JZ, a 45-year-old computer programmer, was charged with “assaulting” his wife. Under Massachusetts law, “Assault” can be proven in two ways: 1) An attempt to use some degree of physical force on another person, without the other person’s consent; and/or 2) A demonstration of an attempt to use immediate force on another person, without the other person’s consent. Assault differs from Assault and Battery (A&B) in that an A&B requires an accusation that the defendant actually touched the body of another person.
Mr. Z was accused of raising his fist in front of his wife’s face. His wife called the police. The police responded to the home. Mr. Z told the police that he did not raise his fist to his wife’s face. He was arrested and charged with the specific crime of Assault on a Family or Household Member, under M.G.L.c. 265, s.13A. This charge is also know as “Domestic Assault.”
JZ hired Henry Fasoldt. Upon reviewing the evidence, Henry determined that the Commonwealth would be unable to prove the case without the testimony of JZ’s wife. There were no independent witnesses. JZ’s wife expressed a disinterest in testifying.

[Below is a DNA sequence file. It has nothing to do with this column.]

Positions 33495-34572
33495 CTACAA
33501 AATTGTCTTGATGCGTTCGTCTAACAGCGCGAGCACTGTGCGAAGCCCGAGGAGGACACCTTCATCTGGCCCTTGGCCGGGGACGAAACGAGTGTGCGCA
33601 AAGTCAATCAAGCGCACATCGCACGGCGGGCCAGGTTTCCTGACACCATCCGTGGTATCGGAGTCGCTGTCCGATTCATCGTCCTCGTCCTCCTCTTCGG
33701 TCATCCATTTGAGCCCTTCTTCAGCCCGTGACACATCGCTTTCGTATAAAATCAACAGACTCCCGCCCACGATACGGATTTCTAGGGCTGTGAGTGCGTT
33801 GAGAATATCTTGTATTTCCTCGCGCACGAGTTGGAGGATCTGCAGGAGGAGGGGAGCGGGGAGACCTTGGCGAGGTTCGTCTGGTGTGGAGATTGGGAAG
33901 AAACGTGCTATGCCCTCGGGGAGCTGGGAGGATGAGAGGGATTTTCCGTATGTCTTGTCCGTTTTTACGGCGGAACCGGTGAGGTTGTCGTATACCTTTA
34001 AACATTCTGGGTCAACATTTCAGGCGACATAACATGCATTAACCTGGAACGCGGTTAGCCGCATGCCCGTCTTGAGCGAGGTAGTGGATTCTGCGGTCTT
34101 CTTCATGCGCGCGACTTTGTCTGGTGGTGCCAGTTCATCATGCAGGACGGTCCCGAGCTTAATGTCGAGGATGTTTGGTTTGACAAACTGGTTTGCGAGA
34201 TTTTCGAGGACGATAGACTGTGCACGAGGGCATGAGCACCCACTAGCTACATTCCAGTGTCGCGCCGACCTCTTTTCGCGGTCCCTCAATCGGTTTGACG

Henry scheduled the case for trial. On the date of trial, JZ’s wife invoked her “marital privilege,” under M.G.L.c. 233, s. 20. Massachusetts law allows for one spouse to decline to testify against his/her partner (with some exceptions). Though the law does not permit for the accused spouse to prohibit the non-accused spouse to testify, the law does allow for the non-accused spouse to decline to testify against the accused spouse. In other words, the decision to testify belongs to the non-accused spouse – in this case, Mr. Z’s wife.
With no independent evidence, the Commonwealth could not prove its case. The case was dismissed.